Skyfire is the first in the new series for young readers.Filled with action and mystery, there is lots to love, though the need to set up the cast and premise slows it down a little.

Set in a near-future world, adventure fans will eagerly await the next installment.

Skyfire, by Michael Adams
Scholastic, 2016
ISBN 9781743628010

Within These Walls, by Robyn Bavati

There had been cellars like this in the ghetto; almost all the buildings in Warsaw had them. I’d hidden in them often – to avoid the roundups and escape deportation – but never for days on end, and never alone.
I didn’t know how long I’d have to stay there. Or how long I could survive on a daily potato and a little water.

Miri’s life in Warsaw is simple but happy. She has loving family, and loves family holidays, and evenings when her father comes home from work and they are all together. But when the Germans invade Poland and reach Warsaw, life changes. First there are rules: Jews cannot be educated, Jews must not work, and, finally, all Jews must move to the ghetto.Life in the ghetto is a struggle, and, one by one, Miri sees her family either disappear or die. Finally, alone, she has a chance to survive when she is smuggled out of the ghetto.

Based on true events, Within These Walls is a wrenching story of survival amidst the horrors of the Holocaust. Miri is eight years old at the start of the book and has a child-like view of the world, which changes as she ages and in line with the terrible things she experiences. The use of such a first person narrator makes the story very real. Miri’s character is, in part, based on the specific experiences of one child, and all events are based on things which really happened.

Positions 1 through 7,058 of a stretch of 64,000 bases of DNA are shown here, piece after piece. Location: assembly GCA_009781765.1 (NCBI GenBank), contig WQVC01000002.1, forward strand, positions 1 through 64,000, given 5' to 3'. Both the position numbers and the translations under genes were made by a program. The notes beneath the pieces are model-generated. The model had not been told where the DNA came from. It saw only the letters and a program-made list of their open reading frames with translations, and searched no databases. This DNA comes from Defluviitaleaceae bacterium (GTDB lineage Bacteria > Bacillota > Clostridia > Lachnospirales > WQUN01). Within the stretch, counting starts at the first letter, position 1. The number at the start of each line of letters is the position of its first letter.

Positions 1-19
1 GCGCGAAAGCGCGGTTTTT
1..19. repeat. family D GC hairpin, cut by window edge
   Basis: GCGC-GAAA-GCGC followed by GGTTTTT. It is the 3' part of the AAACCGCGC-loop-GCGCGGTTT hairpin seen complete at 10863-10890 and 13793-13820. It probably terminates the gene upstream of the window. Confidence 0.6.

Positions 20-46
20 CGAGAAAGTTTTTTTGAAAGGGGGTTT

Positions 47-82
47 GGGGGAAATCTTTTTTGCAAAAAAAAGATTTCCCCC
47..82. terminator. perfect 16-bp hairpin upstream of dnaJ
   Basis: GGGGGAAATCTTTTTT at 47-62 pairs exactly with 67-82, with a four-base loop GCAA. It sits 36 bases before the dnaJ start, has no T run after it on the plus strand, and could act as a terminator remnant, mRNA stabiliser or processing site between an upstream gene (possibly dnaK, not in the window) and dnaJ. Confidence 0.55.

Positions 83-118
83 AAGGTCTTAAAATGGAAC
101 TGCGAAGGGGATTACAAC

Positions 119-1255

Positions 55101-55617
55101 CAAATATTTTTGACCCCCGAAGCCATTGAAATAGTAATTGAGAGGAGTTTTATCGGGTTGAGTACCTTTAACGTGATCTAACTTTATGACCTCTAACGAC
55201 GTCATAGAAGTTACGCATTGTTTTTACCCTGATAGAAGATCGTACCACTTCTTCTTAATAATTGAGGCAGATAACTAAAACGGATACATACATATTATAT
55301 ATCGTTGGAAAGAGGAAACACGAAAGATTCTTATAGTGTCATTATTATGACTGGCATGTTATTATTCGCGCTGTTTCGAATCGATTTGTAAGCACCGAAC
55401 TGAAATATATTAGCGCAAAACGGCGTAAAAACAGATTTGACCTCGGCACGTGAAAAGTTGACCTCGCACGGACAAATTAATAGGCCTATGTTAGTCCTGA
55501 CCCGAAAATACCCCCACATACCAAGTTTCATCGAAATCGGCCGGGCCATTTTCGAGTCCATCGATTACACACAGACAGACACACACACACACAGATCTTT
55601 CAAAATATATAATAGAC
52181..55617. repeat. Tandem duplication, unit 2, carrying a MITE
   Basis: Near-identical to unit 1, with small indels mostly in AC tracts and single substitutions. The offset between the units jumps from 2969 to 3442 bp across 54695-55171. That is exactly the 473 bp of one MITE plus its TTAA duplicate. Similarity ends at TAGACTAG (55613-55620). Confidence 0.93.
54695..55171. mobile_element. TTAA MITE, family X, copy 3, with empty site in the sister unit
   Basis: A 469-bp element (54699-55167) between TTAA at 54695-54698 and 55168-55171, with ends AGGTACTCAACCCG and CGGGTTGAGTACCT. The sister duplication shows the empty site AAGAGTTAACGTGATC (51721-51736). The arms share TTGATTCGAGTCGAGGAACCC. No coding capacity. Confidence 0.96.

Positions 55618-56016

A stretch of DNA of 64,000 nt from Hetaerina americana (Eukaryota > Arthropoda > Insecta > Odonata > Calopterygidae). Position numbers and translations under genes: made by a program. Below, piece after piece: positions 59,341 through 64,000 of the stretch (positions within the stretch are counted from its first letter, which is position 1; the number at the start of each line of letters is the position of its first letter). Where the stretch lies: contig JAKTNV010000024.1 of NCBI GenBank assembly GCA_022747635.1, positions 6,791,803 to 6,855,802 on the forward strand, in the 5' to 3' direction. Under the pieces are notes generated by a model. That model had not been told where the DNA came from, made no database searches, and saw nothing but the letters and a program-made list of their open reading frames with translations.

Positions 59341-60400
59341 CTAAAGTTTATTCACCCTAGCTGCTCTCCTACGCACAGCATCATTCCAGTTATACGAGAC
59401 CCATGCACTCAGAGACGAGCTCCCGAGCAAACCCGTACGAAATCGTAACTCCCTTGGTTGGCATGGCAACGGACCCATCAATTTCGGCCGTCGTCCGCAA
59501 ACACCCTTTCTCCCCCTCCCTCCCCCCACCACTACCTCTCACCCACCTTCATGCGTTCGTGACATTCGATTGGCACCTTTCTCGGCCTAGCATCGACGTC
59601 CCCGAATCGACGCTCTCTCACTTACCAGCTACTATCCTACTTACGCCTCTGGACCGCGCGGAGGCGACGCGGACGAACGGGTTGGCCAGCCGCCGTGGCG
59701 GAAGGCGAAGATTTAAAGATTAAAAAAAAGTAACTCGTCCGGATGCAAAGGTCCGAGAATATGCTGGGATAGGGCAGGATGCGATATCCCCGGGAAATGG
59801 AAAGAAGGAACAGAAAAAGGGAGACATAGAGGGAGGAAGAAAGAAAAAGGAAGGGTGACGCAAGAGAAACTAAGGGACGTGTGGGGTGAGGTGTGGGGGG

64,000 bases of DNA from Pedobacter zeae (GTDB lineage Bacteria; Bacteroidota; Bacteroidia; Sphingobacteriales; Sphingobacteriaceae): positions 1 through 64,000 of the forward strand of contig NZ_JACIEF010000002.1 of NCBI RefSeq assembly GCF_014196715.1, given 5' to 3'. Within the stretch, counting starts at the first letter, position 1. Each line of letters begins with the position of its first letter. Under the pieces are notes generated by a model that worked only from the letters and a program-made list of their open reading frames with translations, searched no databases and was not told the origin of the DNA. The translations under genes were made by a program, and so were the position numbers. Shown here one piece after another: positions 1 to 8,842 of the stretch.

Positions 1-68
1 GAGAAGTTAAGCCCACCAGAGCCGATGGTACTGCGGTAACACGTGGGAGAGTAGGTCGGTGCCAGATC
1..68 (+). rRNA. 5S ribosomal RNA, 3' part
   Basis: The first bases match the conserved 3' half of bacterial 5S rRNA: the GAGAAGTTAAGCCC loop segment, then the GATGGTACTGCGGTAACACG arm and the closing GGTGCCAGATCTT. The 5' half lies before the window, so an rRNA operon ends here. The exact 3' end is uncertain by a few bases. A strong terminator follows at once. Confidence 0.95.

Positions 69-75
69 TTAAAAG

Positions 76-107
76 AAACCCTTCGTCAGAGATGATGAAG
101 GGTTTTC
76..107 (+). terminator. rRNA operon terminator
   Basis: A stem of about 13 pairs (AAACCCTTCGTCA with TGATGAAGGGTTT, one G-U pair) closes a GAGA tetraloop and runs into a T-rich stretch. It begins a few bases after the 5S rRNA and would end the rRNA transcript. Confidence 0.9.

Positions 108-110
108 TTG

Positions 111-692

Part of the My Holcaust Story series, Within These Walls makes this disturbing part of history accessible to children.

Within These Walls , by Robyn Bavati
Scholastic, 2016
ISBN 9781760152857

Black Sunday, by Evan McHugh

The other thing Mrs Kearsley says you can do in a diary is write down your dreams and aspirations/ That’s even easier. I want to be a Bondi lifesaver like Grampa Jack. So, that’s my life story done. I’m goin’ down the beach.

Nipper is not impressed whn his teacher makes him keep a diary. He doesn’t want to spend his free time writing – he just wants to be at the beach. He’s even less impressed when she wants to read what he’s written, and his refusal to show her lands him in a lot of trouble.

In secret, Nipper starts preparing himself for his future career – swimming distances, imagining he’s rescuing someone. He has to wait until he’s 16 before he can get his Bronze Medallion and become part of the brigade. But one eventful day in 1938 – a day that would become known as Black Sunday – his secret is revealed in dramatic fashion.

Black Sunday is a diary format novel for primary aged readers fictionalising the events of Black Sunday, 1938 and bringing to life the Bondi of the time. Although Black Sunday is a feature, the book spans a year, so covers events both before and after the day.

Nipper is a likable narrator, and his story will appeal to middle and upper primary aged readers.

Black Sundaym by Evan McHugh
Scholastic Australia, 2016
ISBN 9781743627990